Spoilers in this review...
Age of Ultron is the first-ever comic event that I am going to be reading, so needless to say, I was excited. I know that a lot of people are irritated at Marvel for publishing an event just five months after Avengers vs. X-Men, but I honestly don't see what the problem is. A story is a story and you don't have to read it if you don't want to. However, I highly recommend you do, because this is a great debut for what looks to be an interesting event.
Bendis starts this event off without explaining why, or how Ultron destroyed New York and left the Avengers in despair, which is slightly irritating, but I assume he will reveal all in time. About half of the issue involves Hawkeye rescuing Spider-Man, captured by an unknown gang. First off, I love how desperate Marvel's greatest heroes have become as the use of despair immediately draws me into this story. I mean, how often do you see Spider-Man trapped in a building with his costume torn apart? It's a pretty captivating scene. When Hawkeye and Spider-Man get back to their base, we see that She-Hulk, Luke Cage, Iron Man, and other heroes are still alive, but struggling to cope with the events that have taken place. The comic ends with Iron Man explaining to Hawkeye that they have a plan of action and that, "He's working on it." Hawkeye is skeptical and for good reason. On the last page we see a torn up Captain America sulking in despair. This end was my favorite part of the issue and was a great way to close the opening chapter. Overall, the story had some minor faults in explaining the reason for Ultron's invasion, and for an event called "Age of Ultron," I would have wanted to see more Ultron in this issue, considering that I have no idea who, or what he is. But with all that being said, Bendis makes up for those mistakes with some great character development, and a captivating, dark feel to it all.
As for the art, Brian Hitch does a great job at rendering the superheroes fighting for their lives in a Manhattan devastated by Ultron. The characters had realistic expressions and positions considering the situation they are in. There is one scene in which Ultron launches a high-pitched sound bomb. During this, Hitch creates a confusing and intense situation where nobody can hear anything. He makes you feel disoriented as if you are there among Hawkeye, Spider-Man and the other bandits inhabiting the building. Furthermore, he does an even better job at creating immense images of a Manhattan in ruins after Ultron's attack. This only adds to the atmosphere of despair in the comic. Throughout the issue, I can't really spot any major defects in the art as it's all smooth and easy to follow, which is exactly what I want with a story like this.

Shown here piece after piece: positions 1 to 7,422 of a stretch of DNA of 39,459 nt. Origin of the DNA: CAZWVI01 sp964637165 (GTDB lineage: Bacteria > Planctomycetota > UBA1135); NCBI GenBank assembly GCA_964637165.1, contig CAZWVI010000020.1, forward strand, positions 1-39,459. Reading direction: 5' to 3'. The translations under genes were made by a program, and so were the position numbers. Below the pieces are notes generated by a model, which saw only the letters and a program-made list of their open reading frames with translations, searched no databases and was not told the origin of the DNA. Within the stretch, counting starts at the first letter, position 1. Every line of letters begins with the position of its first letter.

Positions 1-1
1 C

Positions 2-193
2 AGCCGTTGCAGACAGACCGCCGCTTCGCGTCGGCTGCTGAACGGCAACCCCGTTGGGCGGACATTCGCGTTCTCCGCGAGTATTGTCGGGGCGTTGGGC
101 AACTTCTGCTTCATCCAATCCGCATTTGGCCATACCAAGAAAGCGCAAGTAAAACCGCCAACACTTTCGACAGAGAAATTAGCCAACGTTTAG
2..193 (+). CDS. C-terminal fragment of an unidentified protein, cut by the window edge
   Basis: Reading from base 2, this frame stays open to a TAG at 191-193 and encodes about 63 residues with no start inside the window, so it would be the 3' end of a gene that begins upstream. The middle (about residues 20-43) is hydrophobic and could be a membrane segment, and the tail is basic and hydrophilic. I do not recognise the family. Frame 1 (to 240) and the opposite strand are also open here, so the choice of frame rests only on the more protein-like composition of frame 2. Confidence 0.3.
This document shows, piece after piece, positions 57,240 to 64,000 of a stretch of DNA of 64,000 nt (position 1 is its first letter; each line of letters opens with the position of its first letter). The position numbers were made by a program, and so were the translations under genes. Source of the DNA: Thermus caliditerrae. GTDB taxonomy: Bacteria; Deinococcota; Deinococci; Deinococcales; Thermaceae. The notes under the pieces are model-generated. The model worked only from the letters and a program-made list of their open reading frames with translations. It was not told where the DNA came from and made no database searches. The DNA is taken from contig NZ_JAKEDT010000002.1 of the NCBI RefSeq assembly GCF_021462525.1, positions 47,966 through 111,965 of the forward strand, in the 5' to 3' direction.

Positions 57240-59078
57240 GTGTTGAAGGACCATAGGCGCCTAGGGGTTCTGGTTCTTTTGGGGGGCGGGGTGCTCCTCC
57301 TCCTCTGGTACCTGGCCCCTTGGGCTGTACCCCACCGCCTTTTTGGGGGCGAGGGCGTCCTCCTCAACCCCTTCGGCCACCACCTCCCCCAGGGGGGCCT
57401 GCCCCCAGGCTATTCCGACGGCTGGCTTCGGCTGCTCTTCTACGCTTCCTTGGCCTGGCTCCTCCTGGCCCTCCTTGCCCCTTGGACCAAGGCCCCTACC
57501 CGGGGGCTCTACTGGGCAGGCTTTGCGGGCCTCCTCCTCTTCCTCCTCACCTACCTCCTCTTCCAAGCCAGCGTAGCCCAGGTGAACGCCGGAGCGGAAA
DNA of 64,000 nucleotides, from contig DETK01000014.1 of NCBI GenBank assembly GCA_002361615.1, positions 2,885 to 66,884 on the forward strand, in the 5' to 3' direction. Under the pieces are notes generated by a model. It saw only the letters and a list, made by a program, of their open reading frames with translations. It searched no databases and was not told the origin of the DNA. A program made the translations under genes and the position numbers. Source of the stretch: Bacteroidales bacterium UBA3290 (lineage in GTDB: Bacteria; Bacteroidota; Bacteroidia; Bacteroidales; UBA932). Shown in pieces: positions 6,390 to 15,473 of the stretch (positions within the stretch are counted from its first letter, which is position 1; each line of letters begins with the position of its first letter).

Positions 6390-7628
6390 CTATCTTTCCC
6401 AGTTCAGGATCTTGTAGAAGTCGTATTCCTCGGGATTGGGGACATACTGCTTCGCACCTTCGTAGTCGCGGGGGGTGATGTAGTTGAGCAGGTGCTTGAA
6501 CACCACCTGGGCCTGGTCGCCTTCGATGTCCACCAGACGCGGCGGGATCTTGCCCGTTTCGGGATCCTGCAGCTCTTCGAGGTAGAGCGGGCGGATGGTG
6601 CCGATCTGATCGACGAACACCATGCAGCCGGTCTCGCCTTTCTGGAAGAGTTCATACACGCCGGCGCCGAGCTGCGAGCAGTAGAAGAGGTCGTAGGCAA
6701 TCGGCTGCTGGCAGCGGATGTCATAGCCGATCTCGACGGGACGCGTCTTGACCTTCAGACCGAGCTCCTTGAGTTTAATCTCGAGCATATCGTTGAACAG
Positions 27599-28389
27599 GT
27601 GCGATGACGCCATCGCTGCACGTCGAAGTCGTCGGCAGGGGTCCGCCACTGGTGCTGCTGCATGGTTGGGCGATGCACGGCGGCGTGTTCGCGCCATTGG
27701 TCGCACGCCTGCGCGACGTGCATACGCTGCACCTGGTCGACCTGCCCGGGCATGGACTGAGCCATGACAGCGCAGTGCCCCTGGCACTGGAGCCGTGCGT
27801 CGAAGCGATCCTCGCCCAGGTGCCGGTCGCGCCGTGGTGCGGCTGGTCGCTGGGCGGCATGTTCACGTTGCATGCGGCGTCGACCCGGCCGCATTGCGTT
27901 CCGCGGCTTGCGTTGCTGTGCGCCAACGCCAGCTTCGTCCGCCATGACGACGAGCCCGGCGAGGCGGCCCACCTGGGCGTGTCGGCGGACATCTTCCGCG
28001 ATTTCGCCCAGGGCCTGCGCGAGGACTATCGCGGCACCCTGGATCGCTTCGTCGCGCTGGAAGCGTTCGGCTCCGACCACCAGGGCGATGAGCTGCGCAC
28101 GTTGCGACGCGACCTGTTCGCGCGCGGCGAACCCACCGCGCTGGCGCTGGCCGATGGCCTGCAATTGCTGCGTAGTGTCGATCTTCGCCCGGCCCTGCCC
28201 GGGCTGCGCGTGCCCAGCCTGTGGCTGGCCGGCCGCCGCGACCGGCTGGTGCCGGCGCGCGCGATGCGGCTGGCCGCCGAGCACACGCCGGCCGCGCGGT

Despite a lack of explaining on Bendis' side, this issue contains great character development, a feeling of desperation, and jumps right into the action -- not to mention some great art and a cliffhanger that will keep you coming back for more.
+ Strong focus on the side of character development
+ Appealing artwork featuring disorienting scenes of New York in ruins
+ A feeling of desperation and helplessness throughout the issue
+ Jumps right into the action
+ Cliffhanger that draws you in
- Little explanation of how and why Ultron attacked New York keeps readers questioning the purpose of the story
- Not much Ultron is seen throughout the comic